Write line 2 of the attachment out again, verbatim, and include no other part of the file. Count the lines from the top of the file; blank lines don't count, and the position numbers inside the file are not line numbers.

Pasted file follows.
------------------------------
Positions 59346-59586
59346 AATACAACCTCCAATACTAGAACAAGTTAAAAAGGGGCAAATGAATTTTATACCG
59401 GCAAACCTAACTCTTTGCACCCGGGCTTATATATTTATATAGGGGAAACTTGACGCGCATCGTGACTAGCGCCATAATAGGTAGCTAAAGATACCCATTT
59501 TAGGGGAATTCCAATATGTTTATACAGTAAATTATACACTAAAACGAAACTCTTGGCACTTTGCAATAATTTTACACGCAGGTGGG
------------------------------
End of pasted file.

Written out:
59346 AATACAACCTCCAATACTAGAACAAGTTAAAAAGGGGCAAATGAATTTTATACCG